Now, one has read of Setanta becoming the hound of Culain, but not the wolf, so I don't know whether this lady was wrong or whether it was a matter of a localised usage.

                  But it *did* stick in my mind because of the amusing but worrying thought – what if I were to go to Ireland and then, in trying to be polite/daft smartarse (delete where applicable), go happily along to shop, ask for the usual sort of bread, milk, cheese, eggs, bacon, bananas, blah blah blah stuff, and then remember to ask “oh yes, and I need a tin of wolffood and some wolfbiscuits please?” ..........”

                  I'd fear that I'd have to feel stupid (OK, I can handle *that*, being used to it ), or be thrown out of shop and/ or then having to have a little chat with the police there. Oops! ...... “No, officer, really, I do not have a dangerous wolf ........ no honestly, I don't, of course not, and no, but no, why should I go along with you in your car, for I am the most sensible Celyn, really, not as if I was in the habit of keeping a pet wolf or anything .... oh, no I really do not want to go with you in your car to the station, oh no I don't, and .......................no I do not want to wear that badly fashioned white jacket, because the sleeves are all wrong .................. ”

                  <tangent>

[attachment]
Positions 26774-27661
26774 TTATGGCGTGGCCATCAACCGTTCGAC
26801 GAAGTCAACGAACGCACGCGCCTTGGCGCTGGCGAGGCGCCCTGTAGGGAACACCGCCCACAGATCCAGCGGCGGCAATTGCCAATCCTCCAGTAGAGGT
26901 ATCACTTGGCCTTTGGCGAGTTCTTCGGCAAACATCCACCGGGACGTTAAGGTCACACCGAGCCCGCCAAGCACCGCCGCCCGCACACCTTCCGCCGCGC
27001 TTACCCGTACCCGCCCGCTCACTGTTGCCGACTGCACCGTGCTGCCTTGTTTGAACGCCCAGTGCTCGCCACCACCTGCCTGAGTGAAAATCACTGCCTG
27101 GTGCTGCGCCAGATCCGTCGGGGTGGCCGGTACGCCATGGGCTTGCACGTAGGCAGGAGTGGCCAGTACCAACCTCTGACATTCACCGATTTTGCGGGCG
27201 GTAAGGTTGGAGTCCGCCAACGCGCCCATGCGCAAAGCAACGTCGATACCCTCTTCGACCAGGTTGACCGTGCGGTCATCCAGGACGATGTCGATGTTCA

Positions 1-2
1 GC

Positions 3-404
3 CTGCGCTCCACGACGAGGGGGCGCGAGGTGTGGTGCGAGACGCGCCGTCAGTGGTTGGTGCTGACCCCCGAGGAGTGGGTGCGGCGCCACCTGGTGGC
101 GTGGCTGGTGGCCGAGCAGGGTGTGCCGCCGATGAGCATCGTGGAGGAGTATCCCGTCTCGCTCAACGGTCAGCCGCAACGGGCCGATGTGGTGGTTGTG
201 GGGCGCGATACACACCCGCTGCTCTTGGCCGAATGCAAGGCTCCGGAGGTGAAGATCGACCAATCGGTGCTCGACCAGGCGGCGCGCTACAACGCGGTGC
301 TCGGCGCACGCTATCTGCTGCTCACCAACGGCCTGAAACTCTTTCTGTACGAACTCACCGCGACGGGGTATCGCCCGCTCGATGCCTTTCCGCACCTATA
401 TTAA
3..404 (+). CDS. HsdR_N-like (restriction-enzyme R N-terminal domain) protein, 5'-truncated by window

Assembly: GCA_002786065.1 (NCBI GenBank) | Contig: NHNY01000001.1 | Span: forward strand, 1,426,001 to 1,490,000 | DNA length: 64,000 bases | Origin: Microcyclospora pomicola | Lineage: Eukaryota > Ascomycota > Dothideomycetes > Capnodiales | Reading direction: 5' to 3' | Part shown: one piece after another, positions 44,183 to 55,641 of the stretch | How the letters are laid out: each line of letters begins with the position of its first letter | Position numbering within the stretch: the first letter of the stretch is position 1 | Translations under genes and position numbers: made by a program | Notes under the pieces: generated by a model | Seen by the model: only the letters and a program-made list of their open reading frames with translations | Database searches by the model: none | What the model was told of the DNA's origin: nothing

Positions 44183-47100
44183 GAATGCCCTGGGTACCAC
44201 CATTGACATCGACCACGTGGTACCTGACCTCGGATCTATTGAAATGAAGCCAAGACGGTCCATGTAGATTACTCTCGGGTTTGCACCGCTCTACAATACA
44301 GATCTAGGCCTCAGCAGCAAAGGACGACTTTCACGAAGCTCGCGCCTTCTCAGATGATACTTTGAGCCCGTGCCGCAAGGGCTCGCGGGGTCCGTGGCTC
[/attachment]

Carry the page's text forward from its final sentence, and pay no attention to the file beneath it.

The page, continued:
I am suddenly wondering whether Ireland has also been looking at the idea of re-introducing wolves, but I suppose that is not for the “Language” forum, and I ought to Google it.
                  </tangent>

                  Comment


                  • #10
                    Celyn.

                    You know I think 'Cu' might have been interchagably in Irish in the past for hound and wolf.

                    I say this because I looked up the meaning of 'Conor' many years ago and the definition it gave was : 'Wolf-lover' or 'Lover of hounds'.

                    Having said that, in another book it said 'warriors desire'.

                    I suppose it is take your pick.

                    Comment


                    • #11
                      Originally posted by ConorC
                      .........

                      I suppose it is take your pick.
                      But always take your shovel if you want to go to work.

                      As for wolflover, reminds me of that charming little ditty about “Bestiality's Best”

                      Comment


                      • #12
                        actually it's cù dubh, with an accent.

                        wolf: madagh allaidh.

                        all Gàidhlig, of course.
                        'S toil leam Gàidhlig a bhruidhinn agus a leughadh agus sgrìobhadh oir 'se an cànan feumail agus àlainn a th' innte.

                        Comment


                        • #13
                          Originally posted by Eleana
                          actually it's cù dubh, with an accent.

                          wolf: madagh allaidh.

                          all Gàidhlig, of course.
                          WOw thats so cool!

                          My wifes Birthday is coming up and I wanted to say to her in Scots Gaelic

                          'You are the most beautiful woman I have ever seen! Would you mind if I kissed you?'

                          If anyone could translate that for me I would be MOST grateful!!!!